Demonstrations were held in support of the Protection of Women against Domestic Violence Act 2016 in Lahore and Faisalabad on Saturday.
In Lahore, activists from the Women’s Action Forum, All Pakistan Trade Union Federation and a Joint Action Committee of several non-governmental organisations gathered at Charing Cross.
The protesters chanted slogans against the religious parties opposed to the law and some members of the Council of Islamic. A joint statement issued at the demonstration urged the provincial government to not give in to the pressure being brought by religious parties to revoke or amend the law. It said the law had been unanimously passed by the provincial assembly and, thus, reflected the will of the people. “A decision to undo the law will be a violation of democratic values,” it said.
The statement condemned the clerics for opposing a law that had kindled some hope among women that the government was concerned about their condition. It said scores of women were subjected to violence every day in the province. Referring to a report compiled by the Investigation DIG’s office, the statement said that on average six cases of women’s murders, eight of sexual assault, 11 of physical abuse and 32 of kidnapping were reported to police every day. “These are the cases reported to the police. The ground reality is much worse,” it said. It said that those opposing the law for political expediency should rethink their stance. It urged them to read the law and hold a debate over the issue rather than issuing threats.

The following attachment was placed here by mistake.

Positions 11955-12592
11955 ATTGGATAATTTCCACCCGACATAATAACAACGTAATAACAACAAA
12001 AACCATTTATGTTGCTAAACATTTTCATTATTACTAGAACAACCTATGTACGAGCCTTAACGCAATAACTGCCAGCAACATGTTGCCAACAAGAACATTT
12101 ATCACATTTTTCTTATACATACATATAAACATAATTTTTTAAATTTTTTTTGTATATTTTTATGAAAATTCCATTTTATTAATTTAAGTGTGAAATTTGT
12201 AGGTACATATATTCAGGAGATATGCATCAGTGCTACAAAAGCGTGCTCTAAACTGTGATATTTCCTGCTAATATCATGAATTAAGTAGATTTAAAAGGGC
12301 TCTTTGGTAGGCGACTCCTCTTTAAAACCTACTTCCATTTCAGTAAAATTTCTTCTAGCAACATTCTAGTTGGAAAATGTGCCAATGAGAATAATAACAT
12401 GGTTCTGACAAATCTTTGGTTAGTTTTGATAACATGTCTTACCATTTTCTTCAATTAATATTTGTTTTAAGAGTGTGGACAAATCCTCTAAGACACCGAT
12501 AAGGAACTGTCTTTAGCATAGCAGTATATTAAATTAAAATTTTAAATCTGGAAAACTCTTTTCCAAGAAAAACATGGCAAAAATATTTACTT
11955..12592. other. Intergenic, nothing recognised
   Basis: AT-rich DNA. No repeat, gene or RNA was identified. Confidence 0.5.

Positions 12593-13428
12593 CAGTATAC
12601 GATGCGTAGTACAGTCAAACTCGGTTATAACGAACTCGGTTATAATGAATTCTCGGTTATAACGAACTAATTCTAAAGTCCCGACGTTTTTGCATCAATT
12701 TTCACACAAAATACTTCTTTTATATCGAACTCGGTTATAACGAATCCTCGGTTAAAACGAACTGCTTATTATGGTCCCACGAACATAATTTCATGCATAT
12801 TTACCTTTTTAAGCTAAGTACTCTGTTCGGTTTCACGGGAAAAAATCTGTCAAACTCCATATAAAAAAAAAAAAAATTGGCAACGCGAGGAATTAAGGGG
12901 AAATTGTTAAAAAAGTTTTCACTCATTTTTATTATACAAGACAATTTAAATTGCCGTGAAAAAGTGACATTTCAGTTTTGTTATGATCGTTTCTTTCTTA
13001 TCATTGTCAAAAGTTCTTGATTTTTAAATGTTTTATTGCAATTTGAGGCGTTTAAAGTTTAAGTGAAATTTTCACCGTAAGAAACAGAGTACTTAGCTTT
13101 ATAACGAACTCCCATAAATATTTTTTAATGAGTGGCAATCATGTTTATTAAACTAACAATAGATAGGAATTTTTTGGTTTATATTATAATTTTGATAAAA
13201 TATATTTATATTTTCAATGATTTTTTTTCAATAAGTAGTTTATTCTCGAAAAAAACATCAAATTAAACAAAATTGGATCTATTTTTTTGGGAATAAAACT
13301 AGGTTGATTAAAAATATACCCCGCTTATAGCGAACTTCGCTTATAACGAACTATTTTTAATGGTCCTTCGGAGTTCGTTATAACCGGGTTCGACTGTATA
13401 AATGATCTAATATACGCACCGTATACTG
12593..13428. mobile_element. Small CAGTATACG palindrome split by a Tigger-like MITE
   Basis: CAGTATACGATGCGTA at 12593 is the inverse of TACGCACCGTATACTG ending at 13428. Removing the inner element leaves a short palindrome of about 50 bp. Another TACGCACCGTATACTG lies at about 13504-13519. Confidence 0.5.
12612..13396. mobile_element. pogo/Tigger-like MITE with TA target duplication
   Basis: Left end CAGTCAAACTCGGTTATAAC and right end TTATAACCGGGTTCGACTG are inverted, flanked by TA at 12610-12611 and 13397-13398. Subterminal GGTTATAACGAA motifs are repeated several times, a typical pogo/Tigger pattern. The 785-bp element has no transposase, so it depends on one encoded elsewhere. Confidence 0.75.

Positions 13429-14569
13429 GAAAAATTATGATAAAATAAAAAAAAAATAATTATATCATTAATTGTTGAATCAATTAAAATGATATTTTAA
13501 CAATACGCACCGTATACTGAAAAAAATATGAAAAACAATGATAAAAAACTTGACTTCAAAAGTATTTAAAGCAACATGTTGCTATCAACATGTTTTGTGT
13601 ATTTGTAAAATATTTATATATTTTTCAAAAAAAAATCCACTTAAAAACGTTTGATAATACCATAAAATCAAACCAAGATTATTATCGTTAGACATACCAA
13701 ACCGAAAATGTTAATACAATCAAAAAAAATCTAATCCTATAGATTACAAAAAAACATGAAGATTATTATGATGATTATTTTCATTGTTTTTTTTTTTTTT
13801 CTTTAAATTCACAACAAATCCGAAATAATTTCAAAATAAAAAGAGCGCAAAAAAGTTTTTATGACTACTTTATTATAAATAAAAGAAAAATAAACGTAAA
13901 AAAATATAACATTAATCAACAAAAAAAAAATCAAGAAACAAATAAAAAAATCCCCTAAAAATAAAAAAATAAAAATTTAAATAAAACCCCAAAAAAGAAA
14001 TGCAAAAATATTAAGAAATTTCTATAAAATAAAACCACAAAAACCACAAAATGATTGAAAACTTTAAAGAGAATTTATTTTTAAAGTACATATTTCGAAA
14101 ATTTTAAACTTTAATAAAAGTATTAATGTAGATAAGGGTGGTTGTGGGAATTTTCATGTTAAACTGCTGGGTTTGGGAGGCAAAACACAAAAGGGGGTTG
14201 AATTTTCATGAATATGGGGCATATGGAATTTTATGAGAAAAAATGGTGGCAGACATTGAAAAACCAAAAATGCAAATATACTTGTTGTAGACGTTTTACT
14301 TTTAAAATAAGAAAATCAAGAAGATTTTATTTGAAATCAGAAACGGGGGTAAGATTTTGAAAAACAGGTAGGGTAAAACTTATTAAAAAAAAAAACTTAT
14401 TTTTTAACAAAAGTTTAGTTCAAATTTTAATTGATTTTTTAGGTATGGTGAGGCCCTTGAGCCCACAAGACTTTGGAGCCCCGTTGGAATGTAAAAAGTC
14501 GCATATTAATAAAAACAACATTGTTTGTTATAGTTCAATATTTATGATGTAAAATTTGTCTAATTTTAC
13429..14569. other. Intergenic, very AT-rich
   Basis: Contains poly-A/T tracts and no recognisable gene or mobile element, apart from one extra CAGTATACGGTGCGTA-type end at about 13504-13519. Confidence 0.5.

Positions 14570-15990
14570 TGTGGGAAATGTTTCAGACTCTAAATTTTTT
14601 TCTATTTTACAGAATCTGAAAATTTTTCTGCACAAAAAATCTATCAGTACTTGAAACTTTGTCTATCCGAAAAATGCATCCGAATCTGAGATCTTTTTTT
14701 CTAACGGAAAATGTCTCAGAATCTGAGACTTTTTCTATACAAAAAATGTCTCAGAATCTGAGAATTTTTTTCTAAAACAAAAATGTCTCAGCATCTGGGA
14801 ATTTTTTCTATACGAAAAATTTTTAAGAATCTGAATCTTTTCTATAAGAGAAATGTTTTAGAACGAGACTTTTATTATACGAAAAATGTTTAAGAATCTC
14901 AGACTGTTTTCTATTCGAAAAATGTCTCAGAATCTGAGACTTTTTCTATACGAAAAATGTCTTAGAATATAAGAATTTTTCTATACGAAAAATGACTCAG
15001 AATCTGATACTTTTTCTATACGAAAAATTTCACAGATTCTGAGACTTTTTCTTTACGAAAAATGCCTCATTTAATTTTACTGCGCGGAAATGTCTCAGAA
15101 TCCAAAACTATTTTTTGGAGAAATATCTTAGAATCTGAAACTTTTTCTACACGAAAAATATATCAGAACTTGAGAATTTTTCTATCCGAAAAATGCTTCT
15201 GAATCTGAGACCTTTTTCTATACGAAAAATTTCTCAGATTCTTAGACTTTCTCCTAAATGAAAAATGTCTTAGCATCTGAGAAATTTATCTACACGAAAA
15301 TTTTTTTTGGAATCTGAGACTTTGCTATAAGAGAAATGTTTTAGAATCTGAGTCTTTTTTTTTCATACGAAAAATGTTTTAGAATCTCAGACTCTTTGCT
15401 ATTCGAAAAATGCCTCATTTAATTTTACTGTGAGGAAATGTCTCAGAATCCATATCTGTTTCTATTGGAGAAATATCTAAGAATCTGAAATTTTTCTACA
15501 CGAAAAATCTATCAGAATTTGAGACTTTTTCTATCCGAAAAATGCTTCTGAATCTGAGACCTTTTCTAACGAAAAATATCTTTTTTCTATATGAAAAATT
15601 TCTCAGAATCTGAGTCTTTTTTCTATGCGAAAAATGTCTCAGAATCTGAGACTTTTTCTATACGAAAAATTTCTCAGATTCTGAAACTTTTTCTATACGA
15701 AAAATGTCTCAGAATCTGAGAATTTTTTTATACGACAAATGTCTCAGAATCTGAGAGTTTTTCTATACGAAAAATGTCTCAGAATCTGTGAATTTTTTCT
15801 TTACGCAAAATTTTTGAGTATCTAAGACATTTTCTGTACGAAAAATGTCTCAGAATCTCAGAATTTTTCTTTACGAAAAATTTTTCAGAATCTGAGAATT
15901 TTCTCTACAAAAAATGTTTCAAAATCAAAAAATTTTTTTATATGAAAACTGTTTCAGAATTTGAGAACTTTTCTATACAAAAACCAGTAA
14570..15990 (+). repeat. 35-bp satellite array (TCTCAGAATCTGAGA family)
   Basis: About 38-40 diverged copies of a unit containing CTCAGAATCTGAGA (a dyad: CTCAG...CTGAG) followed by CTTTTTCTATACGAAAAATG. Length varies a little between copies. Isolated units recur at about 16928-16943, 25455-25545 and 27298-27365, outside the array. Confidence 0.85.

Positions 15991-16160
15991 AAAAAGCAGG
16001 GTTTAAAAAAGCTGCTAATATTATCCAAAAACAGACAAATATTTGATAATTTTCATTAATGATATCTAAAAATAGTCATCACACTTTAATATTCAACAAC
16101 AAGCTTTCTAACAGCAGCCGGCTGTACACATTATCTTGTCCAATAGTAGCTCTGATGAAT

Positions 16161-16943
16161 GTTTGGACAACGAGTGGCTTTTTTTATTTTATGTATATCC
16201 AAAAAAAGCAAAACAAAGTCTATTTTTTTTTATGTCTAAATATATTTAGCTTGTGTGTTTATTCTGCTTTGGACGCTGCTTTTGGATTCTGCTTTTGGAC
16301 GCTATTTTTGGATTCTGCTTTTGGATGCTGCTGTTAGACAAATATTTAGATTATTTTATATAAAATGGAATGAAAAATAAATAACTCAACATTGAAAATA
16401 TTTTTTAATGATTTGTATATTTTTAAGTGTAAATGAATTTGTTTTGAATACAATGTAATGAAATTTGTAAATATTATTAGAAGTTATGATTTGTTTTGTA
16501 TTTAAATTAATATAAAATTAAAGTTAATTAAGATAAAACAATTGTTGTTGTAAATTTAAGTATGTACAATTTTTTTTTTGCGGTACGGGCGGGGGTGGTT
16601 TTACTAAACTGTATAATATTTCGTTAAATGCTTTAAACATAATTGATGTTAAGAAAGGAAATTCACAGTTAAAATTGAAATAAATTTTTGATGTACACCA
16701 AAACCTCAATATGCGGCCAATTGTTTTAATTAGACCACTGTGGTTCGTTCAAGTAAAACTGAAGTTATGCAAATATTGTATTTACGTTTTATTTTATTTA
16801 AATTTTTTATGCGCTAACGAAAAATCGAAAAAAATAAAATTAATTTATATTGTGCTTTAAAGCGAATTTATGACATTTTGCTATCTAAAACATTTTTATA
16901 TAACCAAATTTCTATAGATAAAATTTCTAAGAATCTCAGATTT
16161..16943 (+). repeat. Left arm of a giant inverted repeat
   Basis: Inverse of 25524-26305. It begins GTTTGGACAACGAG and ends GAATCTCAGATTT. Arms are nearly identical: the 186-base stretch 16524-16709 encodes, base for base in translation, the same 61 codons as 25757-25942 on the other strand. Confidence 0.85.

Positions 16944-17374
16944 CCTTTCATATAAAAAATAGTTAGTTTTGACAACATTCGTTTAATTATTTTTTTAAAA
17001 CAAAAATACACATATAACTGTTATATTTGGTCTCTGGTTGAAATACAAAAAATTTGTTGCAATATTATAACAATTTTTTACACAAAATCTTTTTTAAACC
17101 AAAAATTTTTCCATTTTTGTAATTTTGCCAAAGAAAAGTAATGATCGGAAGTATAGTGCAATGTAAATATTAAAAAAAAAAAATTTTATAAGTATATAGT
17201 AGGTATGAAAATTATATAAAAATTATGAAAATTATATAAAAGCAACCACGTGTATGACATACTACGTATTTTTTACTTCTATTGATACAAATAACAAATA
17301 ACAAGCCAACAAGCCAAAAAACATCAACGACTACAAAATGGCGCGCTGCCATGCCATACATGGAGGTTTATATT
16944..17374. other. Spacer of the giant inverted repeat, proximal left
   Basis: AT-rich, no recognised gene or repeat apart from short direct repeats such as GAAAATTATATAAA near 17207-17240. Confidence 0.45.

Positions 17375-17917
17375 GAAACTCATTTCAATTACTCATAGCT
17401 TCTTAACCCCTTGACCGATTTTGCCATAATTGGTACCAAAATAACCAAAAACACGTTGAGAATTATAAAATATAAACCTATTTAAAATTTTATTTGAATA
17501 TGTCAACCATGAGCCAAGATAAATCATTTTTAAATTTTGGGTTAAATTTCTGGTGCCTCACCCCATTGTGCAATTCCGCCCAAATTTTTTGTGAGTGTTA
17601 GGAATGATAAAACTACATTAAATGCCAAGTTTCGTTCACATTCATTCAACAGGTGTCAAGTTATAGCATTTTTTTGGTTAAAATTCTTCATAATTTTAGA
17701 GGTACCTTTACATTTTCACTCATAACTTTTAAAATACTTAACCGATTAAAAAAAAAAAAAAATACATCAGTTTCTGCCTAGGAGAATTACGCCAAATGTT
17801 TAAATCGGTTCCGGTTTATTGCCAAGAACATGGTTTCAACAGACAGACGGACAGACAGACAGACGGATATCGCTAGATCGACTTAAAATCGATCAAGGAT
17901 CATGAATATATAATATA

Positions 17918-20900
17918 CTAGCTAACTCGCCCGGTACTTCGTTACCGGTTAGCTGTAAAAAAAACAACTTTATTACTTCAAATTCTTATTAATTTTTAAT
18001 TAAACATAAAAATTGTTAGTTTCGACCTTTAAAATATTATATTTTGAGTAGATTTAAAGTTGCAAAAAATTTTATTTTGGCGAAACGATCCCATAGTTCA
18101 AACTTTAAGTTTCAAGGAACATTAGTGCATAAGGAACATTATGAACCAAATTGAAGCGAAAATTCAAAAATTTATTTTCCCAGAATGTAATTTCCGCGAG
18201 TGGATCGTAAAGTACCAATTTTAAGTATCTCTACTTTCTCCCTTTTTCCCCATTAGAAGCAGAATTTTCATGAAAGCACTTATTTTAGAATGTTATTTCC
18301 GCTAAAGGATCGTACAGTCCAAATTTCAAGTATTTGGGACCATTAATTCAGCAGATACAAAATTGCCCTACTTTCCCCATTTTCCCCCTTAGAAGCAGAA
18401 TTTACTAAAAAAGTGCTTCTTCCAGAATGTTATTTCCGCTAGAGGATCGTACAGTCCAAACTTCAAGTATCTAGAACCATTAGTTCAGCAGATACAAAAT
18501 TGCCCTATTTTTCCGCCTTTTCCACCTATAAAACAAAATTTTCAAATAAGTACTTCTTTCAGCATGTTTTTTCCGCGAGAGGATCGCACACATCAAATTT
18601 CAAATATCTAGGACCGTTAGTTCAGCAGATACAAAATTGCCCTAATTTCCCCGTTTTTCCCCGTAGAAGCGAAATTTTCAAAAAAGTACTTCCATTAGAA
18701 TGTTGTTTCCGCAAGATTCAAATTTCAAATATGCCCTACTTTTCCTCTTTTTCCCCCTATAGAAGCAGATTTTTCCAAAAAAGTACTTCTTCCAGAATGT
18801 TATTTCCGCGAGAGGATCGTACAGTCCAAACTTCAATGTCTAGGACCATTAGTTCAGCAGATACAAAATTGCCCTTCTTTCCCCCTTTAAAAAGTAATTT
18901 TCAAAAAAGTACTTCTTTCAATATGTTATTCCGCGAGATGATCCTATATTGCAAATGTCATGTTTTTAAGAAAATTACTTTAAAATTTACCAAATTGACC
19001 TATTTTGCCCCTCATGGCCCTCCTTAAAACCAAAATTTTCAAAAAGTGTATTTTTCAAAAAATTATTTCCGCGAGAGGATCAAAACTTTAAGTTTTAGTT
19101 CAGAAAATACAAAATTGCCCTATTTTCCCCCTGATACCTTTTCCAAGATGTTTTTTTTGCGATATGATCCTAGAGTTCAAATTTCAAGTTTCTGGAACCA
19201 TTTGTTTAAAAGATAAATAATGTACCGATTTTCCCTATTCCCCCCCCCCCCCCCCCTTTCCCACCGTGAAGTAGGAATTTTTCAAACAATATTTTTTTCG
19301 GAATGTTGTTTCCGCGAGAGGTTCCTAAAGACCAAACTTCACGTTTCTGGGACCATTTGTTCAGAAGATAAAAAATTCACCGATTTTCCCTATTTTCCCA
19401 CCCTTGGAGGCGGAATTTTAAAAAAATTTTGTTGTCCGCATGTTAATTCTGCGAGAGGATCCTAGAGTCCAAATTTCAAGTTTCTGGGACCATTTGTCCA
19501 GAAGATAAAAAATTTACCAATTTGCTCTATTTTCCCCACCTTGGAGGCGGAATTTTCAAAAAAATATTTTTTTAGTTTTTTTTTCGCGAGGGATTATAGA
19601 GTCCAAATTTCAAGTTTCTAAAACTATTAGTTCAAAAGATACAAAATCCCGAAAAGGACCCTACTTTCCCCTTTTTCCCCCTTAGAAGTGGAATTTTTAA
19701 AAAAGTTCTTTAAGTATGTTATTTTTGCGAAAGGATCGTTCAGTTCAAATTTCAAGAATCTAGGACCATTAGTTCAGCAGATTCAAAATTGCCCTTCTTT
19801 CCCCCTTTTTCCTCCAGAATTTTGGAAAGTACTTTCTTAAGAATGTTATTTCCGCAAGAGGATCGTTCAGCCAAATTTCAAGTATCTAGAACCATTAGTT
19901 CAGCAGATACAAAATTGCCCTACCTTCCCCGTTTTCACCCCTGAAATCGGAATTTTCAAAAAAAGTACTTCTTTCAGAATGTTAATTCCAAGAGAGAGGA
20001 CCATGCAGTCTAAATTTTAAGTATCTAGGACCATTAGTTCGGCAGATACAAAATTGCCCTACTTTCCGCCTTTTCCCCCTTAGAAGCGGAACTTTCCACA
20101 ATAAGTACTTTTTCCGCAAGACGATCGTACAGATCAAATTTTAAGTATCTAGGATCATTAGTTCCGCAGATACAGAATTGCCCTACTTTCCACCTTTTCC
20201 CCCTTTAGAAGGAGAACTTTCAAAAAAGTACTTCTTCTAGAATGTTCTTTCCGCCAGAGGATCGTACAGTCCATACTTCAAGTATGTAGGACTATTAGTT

The statement praised the women lawmakers and said that the law had been passed because of their untiring efforts. It said the use of foul language by some religious leaders with reference to women lawmakers was condemnable.
Irfan Chaudhry, one of the protesters, said instances of domestic violence were widespread in the society. He said there was a need to take practical measures to change the state of affairs. “I fail to understand how anyone can oppose a law against domestic violence,” he said.
The participants included members of the Democratic Students Association, the Feminist Collective and the Awami Workers’ Party.
In Faisalabad, scores of protesters gathered in front of the Press Club and chanted slogans in support of the law.
The demonstration was arranged by the South Asia Partnership Pakistan (SAPP).
SAPP director Amena Zaman said the law should not be made into a religious issue. “The law will help tackle a social problem. Let us keep our religious beliefs away from the issue,” she said.
She said opposition to the law was un-Islamic. She said the civil society organisations would launch a country-wide effort in support of the law.
She said the law had been passed by an elected assembly. It was now the responsibility of the government to implement it, she said.
Published in The Express Tribune, March 20th, 2016.